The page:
Thursday, 6 June 2013

Food Banks and the Pound




Food has been a subject in the news lately, last week it was about food banks and the 2 million or so people
who have become reliant on them to survive in Britain today, and I must add many are the working poor, meagerly paid who possibly have young families to support and are not able to do so on the money that is taken home. The minimum wage has risen this year or so Vince Cable the Business Secretary announced it will, in October by an insufficient 12p, and as it has done since “2009” below the rate of inflation.

Hence, what can you do with £6.31 an hour in today’s modern consumer society? Well you will not be able to spend it all in more than one shop that is for sure, or even get a grate deal with it, in my local Iceland store today I noticed that potato's large size cost £3 a bag, when I say large, two bags may feed a family of four for two days

One other thing we should not forget and that is the National Minimum Wage came into existence as a capacious flagship policy of Tony Blair’s newly elected Labour government in the 1998 Act, and an Act that was used then as it is today to keep wages down.

 What was it that Harold Wilson said about the pound in your pocket being worth more today under a Labour government than under a Tory one; well in fact what he said was this: 
 
 “It dose not mean that the pound here in Britain, in your pocket or purse or bank, has been devalued”.

That was in 1967 and he was answering the decision to devalue the pound claiming it would tackle the “root cause of Britain’s economic problems, but get this he also said in a radio and television broadcast that it would (devaluation) enable Britain to “break out of the straitjacket” of boom and bust economics, well I never that reminds me of someone else?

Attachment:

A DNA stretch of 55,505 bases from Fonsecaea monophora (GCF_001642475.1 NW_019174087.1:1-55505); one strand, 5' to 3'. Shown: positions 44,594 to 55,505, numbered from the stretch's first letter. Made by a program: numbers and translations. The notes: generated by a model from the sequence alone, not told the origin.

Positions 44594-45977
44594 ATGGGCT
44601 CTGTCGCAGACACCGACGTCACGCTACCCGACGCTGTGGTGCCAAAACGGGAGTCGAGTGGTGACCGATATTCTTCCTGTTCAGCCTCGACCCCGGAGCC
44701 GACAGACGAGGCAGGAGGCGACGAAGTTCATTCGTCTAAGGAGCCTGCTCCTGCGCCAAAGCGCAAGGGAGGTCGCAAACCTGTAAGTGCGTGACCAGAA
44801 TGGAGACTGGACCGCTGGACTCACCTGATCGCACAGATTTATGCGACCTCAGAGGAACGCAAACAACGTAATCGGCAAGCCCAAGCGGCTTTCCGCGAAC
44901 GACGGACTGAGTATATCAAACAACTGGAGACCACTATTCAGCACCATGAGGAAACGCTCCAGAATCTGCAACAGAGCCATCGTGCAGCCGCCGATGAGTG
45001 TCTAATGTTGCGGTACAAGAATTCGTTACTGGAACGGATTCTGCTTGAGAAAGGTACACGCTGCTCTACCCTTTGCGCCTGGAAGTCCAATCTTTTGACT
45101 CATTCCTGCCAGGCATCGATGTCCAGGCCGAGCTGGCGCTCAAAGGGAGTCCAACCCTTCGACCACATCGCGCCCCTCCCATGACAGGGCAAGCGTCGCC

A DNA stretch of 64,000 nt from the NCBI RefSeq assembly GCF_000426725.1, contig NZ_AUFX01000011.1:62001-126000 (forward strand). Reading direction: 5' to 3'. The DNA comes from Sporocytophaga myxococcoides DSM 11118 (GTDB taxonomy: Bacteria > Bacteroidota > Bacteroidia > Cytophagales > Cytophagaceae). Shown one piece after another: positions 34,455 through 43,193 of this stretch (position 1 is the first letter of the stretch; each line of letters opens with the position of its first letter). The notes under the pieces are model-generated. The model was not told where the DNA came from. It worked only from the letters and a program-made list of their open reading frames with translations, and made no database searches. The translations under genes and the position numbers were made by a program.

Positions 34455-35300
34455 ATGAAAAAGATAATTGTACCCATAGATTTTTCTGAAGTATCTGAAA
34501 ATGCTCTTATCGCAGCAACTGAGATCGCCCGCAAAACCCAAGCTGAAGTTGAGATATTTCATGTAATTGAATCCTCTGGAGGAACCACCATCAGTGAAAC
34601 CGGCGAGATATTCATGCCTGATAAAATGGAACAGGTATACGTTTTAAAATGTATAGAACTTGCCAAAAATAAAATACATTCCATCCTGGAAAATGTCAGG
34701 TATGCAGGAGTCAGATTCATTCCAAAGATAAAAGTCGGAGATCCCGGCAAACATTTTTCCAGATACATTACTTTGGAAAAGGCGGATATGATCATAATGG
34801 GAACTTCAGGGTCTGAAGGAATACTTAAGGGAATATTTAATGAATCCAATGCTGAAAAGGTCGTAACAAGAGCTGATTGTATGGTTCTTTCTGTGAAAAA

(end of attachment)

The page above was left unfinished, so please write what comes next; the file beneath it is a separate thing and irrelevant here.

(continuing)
So coming back to my thread of food poverty today, even in the 1960s you would be able to get more for the pound even after devaluation than what you can get for it today in the local shops and supermarkets’. Not at all, am I trying to make out that people had been living in the lap of luxury back then, far from it, but they did not need food banks, they didn't even dream about them back then in Britain, but today an estimated 13 million people live below the poverty line, and that line is getting longer for reasons ranging from redundancy to being unable to pay an unexpectedly high utility bill or as I say being on a low income. Food banks nationwide fed 126,889 children last year. The rising costs of food and fuel combined with static income, high unemployment and changes to benefits and welfare system will be the cause of more people attending a food bank.

Across Britain people are struggle to feed themselves and their families, It could be redundancy, illness, benefit delay, domestic violence, debt, family breakdown, the additional costs of heating during winter, it could be you or me going hungry next week?   

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